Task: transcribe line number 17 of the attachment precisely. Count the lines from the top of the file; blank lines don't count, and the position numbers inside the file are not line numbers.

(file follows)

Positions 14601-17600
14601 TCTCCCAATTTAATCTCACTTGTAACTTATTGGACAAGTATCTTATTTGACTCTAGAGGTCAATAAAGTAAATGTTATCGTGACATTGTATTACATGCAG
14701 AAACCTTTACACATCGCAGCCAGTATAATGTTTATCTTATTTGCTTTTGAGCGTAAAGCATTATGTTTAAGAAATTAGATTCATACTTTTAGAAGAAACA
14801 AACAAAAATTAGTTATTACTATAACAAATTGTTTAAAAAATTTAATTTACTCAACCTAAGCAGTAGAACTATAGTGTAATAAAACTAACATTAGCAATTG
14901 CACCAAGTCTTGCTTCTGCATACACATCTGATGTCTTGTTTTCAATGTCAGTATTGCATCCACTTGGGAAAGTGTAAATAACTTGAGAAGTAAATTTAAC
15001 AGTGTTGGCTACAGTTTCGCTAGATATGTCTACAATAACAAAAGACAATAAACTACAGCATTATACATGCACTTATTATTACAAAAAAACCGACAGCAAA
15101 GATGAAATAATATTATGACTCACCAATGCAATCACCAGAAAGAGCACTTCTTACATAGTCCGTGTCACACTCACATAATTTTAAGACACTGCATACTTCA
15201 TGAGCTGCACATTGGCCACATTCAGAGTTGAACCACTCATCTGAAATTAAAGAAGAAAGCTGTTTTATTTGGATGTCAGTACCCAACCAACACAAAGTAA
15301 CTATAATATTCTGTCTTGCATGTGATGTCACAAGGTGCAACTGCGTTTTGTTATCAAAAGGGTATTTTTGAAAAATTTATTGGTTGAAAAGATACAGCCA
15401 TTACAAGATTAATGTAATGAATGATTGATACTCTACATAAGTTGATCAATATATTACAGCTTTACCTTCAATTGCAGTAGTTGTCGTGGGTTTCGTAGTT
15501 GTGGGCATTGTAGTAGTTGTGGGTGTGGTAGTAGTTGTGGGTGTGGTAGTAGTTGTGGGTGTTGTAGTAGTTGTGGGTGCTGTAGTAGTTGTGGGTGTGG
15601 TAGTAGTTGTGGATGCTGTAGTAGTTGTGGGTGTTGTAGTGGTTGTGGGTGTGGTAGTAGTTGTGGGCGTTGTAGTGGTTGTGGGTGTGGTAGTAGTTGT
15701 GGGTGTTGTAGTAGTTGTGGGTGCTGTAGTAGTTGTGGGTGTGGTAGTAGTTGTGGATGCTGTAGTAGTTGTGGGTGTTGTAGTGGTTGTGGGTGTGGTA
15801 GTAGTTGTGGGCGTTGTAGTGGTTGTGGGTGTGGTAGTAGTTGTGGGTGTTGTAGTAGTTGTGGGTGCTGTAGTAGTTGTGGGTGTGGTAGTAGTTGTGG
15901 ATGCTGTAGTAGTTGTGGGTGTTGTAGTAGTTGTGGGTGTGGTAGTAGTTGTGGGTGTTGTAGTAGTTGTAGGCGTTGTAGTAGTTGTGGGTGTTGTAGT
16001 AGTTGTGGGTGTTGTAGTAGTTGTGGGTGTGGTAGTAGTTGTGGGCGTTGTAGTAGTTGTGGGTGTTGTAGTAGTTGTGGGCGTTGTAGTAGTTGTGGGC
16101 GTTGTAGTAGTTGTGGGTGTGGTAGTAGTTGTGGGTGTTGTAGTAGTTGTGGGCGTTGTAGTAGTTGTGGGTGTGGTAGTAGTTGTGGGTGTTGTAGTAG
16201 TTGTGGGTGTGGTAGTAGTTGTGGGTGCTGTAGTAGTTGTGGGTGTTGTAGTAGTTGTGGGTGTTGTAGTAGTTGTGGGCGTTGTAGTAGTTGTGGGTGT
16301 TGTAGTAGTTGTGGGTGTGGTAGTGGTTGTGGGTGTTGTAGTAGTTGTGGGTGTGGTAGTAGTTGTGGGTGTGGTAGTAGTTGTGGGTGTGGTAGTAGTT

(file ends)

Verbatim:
16101 GTTGTAGTAGTTGTGGGTGTGGTAGTAGTTGTGGGTGTTGTAGTAGTTGTGGGCGTTGTAGTAGTTGTGGGTGTGGTAGTAGTTGTGGGTGTTGTAGTAG